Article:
Users should be encouraged to use only the most specific tags relevant to the current question. If too many people are using both superset/subset tags on the same question, then the tag definitions and wikis should be updated to clarify proper usage.
Tags Are for Filtering
Search on Stack Exchange is very flexible, so tags aren’t really for search. Instead, they are most useful for following or filtering specific topics. So, if people are searching for “agile” when they should be searching for “scrum,” then the tag wikis are not doing their jobs or clarifying the useful distinctions between the terms.
Subset/superset tagging causes filtering problems, especially in high-volume tags. A great example is the challenge of searching for pure Ruby questions on Stack Overflow. Many less experienced users there tag their questions with both [ruby] and [ruby-on-rails], even though most such questions are not meaningful Ruby questions because they’re very Rails-centric. Ruby and Ruby on Rails are not synonyms: Rails is a framework built on top of Ruby, but is a superset that also monkey-patches many core classes. Tagging questions with both terms makes it practically useless to follow the Ruby tag on Stack Overflow, because your feed is then filled with a never-ending stream of Ruby on Rails questions.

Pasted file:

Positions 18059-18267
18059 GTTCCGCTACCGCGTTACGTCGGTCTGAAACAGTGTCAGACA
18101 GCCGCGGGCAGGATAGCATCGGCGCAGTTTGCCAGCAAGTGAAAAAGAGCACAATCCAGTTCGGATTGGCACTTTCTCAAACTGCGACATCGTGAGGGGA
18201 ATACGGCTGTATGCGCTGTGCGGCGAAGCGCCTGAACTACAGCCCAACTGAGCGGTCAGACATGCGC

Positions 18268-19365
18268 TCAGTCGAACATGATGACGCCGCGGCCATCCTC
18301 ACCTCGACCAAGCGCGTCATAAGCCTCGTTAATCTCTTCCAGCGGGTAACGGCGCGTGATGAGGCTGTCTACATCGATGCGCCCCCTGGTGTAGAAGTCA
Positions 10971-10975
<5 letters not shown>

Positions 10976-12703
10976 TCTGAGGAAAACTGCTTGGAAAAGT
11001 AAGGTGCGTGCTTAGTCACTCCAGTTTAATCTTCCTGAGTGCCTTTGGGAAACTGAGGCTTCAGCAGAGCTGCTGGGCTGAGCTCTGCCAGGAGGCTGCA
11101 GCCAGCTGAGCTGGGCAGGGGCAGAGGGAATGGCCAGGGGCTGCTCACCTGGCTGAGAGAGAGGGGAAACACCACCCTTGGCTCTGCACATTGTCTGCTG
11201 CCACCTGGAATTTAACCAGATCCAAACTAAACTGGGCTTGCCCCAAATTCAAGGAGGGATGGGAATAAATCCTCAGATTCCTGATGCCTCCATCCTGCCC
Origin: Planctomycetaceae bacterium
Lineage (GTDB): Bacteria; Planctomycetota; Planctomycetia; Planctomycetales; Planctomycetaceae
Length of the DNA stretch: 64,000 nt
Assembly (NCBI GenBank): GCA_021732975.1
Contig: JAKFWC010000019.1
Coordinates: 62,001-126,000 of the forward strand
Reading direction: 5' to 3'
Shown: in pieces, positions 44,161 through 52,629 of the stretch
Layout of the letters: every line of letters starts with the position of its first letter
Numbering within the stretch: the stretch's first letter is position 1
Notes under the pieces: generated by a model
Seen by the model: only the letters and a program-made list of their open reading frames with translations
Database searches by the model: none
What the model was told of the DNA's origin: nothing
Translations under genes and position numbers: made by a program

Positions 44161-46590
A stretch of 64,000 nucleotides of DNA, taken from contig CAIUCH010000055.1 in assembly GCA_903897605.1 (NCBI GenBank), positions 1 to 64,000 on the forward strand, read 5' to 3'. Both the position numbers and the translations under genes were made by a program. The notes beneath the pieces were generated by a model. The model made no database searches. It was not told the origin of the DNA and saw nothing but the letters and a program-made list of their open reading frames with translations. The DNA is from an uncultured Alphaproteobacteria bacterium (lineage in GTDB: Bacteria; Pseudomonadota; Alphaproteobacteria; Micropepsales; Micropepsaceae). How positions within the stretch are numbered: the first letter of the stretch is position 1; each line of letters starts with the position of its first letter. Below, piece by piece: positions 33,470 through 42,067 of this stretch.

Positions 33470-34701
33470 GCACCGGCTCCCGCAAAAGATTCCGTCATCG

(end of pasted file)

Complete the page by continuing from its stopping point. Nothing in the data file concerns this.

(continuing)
Instead of simply following the Ruby tag, experienced Rubyists are forced to create Boolean search queries to filter out Rails questions, making the tag close to useless from a UI perspective. While Ruby/Rails is perhaps a more extreme example, I think the same issue applies to agile/Scrum tags too.
Use Tags That Frame the Question, Not Its Answers
In general, a more-specific tag is preferable to a more generic one. While there can be edge cases, a question about Scrum is not the same as a question about generic agile practices, so having both tags on the same question rarely makes sense. The reverse is also true: a question about agile-in-general might benefit from a Scrum-related answer, but is almost never seeking a Scrum-specific solution.
Questions should be tagged based on the OP's specific context and cognitive framework, not based on the answers a question collects. Tags should be informative and contextual, not aspirational or (in most cases) retconned.
There are always edge cases, so people should use good judgement. In general, though, generic tags should be avoided when a more specific tag exists.